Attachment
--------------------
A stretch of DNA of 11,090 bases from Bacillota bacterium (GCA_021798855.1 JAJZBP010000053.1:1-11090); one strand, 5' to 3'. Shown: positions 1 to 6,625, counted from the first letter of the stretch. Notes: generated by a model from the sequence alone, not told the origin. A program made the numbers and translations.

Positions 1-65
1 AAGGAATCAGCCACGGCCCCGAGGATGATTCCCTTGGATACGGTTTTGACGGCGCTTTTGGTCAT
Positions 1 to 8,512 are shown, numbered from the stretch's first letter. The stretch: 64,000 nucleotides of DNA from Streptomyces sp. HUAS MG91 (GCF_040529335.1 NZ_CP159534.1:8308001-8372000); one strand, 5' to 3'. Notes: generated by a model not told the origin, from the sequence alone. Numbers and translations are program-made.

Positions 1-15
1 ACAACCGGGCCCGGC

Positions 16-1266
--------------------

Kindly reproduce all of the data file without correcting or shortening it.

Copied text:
A stretch of DNA of 11,090 bases from Bacillota bacterium (GCA_021798855.1 JAJZBP010000053.1:1-11090); one strand, 5' to 3'. Shown: positions 1 to 6,625, counted from the first letter of the stretch. Notes: generated by a model from the sequence alone, not told the origin. A program made the numbers and translations.

Positions 1-65
1 AAGGAATCAGCCACGGCCCCGAGGATGATTCCCTTGGATACGGTTTTGACGGCGCTTTTGGTCAT
Positions 1 to 8,512 are shown, numbered from the stretch's first letter. The stretch: 64,000 nucleotides of DNA from Streptomyces sp. HUAS MG91 (GCF_040529335.1 NZ_CP159534.1:8308001-8372000); one strand, 5' to 3'. Notes: generated by a model not told the origin, from the sequence alone. Numbers and translations are program-made.

Positions 1-15
1 ACAACCGGGCCCGGC

Positions 16-1266